Dispelling the Myths Behind Pediatric Patch Testing—Experience from Our Tertiary Care Patch Testing Centers

Authors


Address correspondence to Sharon E. Jacob, M.D., Assistant Professor of Medicine and Pediatrics, University of California, San Diego--Rady, Division of Dermatology, Rady Children's Hospital, 8010 Frost Street, Suite 602, San Diego, CA 92123, or e-mail: sjacob@contactderm.net.

Abstract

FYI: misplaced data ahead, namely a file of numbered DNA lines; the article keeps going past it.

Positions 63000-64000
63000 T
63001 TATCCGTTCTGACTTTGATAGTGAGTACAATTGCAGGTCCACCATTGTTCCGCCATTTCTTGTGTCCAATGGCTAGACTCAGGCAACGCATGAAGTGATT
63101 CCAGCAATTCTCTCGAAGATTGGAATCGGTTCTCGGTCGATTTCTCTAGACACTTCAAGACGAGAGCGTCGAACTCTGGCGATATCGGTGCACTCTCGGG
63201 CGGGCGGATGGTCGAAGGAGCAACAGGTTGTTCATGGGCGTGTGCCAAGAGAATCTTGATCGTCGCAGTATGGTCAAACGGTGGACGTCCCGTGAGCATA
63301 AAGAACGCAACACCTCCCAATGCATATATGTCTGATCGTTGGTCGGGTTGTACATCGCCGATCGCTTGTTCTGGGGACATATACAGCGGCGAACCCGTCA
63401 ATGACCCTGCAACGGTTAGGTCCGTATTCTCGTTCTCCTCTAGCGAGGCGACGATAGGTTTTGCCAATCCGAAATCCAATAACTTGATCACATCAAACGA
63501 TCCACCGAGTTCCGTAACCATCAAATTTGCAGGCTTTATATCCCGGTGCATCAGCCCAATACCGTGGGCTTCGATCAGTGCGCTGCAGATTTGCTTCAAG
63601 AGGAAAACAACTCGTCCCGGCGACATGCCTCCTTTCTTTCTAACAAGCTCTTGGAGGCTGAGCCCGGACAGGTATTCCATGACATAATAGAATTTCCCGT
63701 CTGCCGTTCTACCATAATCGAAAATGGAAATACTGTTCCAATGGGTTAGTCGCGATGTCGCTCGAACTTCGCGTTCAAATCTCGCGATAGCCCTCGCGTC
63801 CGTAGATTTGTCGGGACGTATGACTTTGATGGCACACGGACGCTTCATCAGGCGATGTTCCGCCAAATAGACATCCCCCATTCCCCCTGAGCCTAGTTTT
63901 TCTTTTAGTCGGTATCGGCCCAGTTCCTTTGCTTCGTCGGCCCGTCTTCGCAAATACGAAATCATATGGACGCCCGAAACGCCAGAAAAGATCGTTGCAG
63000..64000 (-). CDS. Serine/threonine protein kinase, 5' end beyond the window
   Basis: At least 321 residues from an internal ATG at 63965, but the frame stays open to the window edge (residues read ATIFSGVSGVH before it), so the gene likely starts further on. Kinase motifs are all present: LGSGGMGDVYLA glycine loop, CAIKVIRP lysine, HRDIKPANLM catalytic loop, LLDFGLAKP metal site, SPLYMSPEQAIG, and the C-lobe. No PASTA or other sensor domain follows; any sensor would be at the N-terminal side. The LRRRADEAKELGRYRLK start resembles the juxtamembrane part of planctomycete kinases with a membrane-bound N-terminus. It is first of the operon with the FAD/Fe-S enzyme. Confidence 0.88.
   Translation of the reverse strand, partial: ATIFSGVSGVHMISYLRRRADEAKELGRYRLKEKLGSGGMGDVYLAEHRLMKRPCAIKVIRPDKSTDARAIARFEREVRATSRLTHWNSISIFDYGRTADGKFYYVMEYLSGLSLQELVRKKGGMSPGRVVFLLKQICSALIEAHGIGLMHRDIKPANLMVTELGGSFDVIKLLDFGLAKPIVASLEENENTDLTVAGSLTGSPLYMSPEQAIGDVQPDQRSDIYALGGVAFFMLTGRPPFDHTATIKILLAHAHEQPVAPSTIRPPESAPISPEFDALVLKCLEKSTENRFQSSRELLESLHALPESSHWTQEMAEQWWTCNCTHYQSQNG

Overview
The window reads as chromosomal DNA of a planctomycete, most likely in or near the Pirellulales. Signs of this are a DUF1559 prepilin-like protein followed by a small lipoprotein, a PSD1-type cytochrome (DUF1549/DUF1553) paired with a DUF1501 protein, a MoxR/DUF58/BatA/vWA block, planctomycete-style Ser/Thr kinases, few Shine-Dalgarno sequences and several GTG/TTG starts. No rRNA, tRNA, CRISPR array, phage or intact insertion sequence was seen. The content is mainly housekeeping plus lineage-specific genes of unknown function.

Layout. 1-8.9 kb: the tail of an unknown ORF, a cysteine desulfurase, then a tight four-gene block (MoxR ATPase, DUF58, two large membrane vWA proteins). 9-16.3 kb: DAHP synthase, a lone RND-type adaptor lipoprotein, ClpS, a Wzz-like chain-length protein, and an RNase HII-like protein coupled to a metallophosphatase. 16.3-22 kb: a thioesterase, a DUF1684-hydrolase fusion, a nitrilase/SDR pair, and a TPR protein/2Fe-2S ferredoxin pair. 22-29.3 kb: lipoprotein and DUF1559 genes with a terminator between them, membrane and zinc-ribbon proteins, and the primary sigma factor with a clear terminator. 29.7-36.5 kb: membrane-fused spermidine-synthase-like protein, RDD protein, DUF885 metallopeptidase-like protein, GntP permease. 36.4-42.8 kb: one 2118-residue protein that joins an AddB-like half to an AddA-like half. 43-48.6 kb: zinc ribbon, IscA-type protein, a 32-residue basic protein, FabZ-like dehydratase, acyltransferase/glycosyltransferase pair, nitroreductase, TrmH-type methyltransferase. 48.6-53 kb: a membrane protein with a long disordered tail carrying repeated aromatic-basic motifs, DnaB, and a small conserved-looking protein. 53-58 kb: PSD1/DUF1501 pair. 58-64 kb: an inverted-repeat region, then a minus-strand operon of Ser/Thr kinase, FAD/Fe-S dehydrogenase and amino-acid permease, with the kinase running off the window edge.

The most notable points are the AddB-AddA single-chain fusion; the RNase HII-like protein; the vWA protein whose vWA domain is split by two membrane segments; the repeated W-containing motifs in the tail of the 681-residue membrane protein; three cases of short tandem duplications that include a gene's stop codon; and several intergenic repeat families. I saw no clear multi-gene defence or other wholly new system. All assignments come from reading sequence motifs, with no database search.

Abstract:  Allergic contact dermatitis is now known to be a common problem in pediatric populations, accounting for up to 20% of all dermatitis seen in children. Seminal studies conducted over the past decade have demonstrated a prevalence rate in the range of 25% to 60% of children referred for epicutaneous patch testing. This patch test procedure is generally accepted as the gold standardin vivo technique to diagnose allergic contact dermatitis. However, the overwhelming majority of research studies to date have been conducted on adult populations. Increasingly, pediatric patients are undergoing patch test procedures with techniques that have been standardized and optimized almost exclusively in adults. With this article, we hope to emphasize common misconceptions and pitfalls encountered with this approach. In addition, we hope to stimulate research interest in this field so as to determine the optimum patch test conditions and techniques for children.

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